Hello! = ) So, regarding lap harps . . . I have a little background in music. From poking around, though, I haven’t found a way yet that would work for me to take lessons, although I suppose that could happen. So, my question is, if I did work out access to a harp but I couldn’t get a teacher, should I still try teaching myself through a book or cassette? I know this probably sounds silly, since I’m not a super musical person and I haven’t had harp experience at all- I’m just scared that I might get started on my own and end up so messed up that I’d never be able to play close to properly. Is it possible to teach yourself?
I second Jennifer’s comments, but also add that with harp in particular, it’s really easy to learn bad habits. I haven’t personally seen the two learning systems mentioned, but I’ve followed the users of both online, and the two teachers involved are top notch professionals.
The one thing missing when you are teaching yourself is constant feedback. Even though I’ve played many instruments, I needed ongoing support when I started to learn how a good hand position felt and what I had to do in order to learn it. That said, the best way for me to learn anything is that way. If you are someone who can learn by watching and imitating, you may well be able to learn by yourself.
Harpworld is a wonderful place to be, no matter how you get there!
I am going to slightly dissent.
While I highly recommend finding a teacher if at all possible, I also think that if you aren’t planning on becoming a professional classical harpist it is not 100% necessary. Always a good idea, but if you really can’t find one and want to stick to simpler music then it is very possible to teach yourself.
I say this based on the number of folk harpers I know who are very talented, play wonderfully, and are self taught.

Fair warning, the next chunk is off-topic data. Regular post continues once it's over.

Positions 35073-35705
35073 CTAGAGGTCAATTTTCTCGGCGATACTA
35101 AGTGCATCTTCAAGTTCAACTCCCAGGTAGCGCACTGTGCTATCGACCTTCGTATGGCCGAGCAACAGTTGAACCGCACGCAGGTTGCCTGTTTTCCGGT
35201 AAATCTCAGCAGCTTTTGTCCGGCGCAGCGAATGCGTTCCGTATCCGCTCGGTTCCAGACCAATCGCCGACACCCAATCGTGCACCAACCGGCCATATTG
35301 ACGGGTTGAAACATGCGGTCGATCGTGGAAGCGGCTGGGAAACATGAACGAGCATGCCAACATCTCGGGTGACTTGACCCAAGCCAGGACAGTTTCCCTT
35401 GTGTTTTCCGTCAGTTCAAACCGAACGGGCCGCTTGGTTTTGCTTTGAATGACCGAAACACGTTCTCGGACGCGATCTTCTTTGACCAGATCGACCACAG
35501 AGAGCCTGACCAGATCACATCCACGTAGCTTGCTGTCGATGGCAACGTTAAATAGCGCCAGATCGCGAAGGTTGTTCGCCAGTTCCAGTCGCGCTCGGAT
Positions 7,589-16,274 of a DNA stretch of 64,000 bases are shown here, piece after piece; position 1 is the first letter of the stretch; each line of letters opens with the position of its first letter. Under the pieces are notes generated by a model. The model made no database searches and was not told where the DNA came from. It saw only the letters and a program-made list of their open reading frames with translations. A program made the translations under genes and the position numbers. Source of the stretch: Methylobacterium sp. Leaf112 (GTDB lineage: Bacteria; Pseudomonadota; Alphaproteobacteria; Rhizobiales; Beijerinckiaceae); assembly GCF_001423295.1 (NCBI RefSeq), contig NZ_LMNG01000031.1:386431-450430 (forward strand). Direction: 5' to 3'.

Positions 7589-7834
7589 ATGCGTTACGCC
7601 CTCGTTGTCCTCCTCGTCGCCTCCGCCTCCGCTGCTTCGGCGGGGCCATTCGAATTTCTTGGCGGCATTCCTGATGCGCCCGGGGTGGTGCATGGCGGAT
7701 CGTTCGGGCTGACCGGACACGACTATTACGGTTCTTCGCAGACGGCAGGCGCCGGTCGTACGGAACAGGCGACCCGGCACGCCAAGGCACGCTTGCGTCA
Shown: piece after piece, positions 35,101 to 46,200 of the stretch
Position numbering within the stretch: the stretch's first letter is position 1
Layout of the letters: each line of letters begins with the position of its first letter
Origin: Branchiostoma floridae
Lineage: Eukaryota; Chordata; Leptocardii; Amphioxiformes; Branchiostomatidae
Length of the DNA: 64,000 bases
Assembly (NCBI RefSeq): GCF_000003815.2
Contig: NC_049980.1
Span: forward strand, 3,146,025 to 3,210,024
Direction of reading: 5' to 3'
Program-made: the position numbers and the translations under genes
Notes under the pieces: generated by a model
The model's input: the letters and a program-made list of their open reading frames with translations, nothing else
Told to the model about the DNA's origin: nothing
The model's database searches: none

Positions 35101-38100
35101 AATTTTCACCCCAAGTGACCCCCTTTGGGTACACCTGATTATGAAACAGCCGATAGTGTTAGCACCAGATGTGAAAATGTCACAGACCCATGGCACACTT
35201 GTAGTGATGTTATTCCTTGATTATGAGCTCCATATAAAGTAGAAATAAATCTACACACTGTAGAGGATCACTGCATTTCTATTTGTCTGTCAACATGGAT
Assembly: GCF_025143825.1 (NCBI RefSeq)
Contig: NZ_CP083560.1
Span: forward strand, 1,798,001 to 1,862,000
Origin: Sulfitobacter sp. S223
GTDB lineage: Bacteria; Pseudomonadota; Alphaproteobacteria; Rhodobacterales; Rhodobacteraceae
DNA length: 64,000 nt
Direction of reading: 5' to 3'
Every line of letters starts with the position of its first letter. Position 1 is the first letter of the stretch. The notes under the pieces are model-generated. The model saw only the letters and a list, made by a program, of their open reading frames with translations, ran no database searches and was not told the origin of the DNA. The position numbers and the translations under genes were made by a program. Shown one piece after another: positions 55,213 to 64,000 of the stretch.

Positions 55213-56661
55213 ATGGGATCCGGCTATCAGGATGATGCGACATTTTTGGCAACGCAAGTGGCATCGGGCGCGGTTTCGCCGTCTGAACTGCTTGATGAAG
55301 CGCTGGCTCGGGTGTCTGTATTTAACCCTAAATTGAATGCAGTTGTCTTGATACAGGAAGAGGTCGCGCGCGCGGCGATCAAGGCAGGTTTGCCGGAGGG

If you decide to go the self taught route then get a copy of Sylvia Woods’ Teach Yourself To Play The Folk Harp and get the companion video. It won’t make you another Nancy Allen, but if you follow closely, pay attention to what she says and use the video to copy hand position carefully you will learn to play decently and safely enough.
While it is possible to harm yourself with bad technique I think the occurrence of this happening is rarer than people think. I know a lot of harpists and it seems the professional, trained harpists are the ones who have more hand problems, not due to technique necessarily but due to the amount of playing they do. The hobbyists I know, even the self taught ones, don’t seem to have nearly the issues. So while you can harm yourself with really bad technique, If you follow carefully a source like the Woods’ book and are not playing for excessively long periods of time each day it is unlikely you will have problems.
I did take lessons with a Salzedo trained teacher and the only time I have ever had problems was when I was practicing five hours a day. Despite that I have decent technique and at the time I had a teacher to point out any errors I still had problems. It was due to overpracticing, not technique. I know self taught harpers who have been playing for over 15 years without any problems.
Just my experience with the people I have known.
I have a lap harp, I/ve been playing for 10 years and have never even met a teacher, I’m in a folk rock band “The Scuttlers” (If you google my space /The Scuttlers we are eazy to find)We have recorded C.d’s we are very well recieved on “Celtic Radio ‘ and popular on myspace
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